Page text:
It is important for a California couple intending to end a marriage to understand the difference between a divorce and an annulment. Both are methods of putting a legal end to your marriage, but annulment is only available to you in very specific circumstances.
According to FindLaw, an annulment invalidates a marriage completely. It not only dissolves the union but treats it as though it never happened at all in the eyes of the law. On the other hand, a divorce acknowledges that the marriage happened and was valid but has now come to an end.
If you have your marriage annulled, you do not have the same rights afforded to divorced couples. For example, you cannot seek support (alimony) from your former spouse because if your marriage never existed, your former spouse has no responsibility to provide for you financially. Similarly, you have no marital property rights in the event of an annulment because if your marriage never happened, you and your former spouse did not hold any property in common. One notable exception, however, is that if you and your former spouse have children together, the court will still determine custody and order child support, just as it would do in a divorce, to ensure that the children receive proper care.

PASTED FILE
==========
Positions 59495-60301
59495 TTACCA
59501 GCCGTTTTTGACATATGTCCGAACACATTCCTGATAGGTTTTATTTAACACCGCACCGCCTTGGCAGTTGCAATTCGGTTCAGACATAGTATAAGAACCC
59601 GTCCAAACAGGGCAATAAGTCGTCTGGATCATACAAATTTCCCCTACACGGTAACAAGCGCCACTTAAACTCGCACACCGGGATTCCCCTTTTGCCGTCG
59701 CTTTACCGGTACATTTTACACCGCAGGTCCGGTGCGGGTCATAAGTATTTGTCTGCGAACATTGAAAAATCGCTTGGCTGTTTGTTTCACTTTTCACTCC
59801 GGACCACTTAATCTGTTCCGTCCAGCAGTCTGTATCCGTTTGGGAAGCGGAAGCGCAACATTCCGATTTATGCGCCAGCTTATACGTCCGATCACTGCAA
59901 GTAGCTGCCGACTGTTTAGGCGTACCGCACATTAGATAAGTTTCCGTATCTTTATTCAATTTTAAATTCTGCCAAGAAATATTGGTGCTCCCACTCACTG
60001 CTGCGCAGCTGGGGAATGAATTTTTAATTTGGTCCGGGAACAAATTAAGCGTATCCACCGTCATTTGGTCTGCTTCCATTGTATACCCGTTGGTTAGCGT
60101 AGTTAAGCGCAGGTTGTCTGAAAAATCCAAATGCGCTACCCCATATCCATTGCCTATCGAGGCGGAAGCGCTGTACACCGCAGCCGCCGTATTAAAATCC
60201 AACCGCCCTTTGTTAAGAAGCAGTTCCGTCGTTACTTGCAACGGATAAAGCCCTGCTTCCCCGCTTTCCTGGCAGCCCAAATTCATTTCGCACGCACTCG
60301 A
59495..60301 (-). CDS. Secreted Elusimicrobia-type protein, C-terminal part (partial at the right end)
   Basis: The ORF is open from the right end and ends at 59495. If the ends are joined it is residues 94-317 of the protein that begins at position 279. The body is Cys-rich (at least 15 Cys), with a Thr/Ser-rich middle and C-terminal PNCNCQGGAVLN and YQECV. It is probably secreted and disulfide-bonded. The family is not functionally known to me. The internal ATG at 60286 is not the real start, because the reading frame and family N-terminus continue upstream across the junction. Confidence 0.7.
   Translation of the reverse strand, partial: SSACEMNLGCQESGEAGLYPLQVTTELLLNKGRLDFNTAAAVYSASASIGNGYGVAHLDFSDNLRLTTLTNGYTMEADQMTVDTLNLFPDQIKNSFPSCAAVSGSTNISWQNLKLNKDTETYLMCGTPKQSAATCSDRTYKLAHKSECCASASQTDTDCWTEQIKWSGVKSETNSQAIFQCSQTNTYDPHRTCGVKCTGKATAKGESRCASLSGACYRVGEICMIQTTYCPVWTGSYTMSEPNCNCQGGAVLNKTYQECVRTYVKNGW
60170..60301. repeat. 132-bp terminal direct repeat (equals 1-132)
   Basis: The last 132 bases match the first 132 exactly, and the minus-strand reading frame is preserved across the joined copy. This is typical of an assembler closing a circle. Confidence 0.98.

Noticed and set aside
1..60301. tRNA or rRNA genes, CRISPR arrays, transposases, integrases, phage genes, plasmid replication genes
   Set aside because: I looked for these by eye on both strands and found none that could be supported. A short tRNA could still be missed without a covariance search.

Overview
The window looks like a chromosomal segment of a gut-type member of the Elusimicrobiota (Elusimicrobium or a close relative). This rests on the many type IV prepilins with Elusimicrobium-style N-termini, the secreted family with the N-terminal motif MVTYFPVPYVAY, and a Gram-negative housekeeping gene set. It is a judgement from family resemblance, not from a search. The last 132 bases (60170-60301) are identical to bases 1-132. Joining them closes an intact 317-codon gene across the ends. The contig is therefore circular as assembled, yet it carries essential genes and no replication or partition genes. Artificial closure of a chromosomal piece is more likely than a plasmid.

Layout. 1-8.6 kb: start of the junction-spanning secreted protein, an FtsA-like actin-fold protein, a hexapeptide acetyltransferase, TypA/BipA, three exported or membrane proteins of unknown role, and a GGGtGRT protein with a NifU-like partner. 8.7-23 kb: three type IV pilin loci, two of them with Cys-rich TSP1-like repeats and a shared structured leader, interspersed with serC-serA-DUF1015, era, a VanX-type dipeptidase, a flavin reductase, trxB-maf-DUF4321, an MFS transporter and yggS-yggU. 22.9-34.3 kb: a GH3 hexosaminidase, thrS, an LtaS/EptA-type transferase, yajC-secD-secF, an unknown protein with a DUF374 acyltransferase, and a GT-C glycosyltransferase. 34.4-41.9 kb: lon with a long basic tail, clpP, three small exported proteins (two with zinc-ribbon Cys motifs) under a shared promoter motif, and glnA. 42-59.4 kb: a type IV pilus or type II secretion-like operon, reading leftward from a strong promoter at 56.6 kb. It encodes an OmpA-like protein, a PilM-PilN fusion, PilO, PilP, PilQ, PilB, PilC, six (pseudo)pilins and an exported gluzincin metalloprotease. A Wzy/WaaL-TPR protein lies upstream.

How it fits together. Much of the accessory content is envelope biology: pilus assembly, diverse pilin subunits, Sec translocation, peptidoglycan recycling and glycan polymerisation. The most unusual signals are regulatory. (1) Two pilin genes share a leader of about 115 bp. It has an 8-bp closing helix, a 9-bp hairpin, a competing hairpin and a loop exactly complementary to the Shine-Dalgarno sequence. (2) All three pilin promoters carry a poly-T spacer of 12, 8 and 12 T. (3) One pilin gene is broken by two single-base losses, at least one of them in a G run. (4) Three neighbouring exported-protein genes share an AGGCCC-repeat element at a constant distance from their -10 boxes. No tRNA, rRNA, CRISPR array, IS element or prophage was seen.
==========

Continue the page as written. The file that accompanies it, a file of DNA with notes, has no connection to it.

Generally speaking, for you to be eligible for an annulment, there must be a circumstance present that should have prevented you from getting married in the first place. The court refers to such circumstances as grounds for annulment, which can include bigamy, incest, lack of consent, fraud/misrepresentation, mental illness or temporary insanity.
The information in this article is not intended as legal advice but provided for educational purposes only.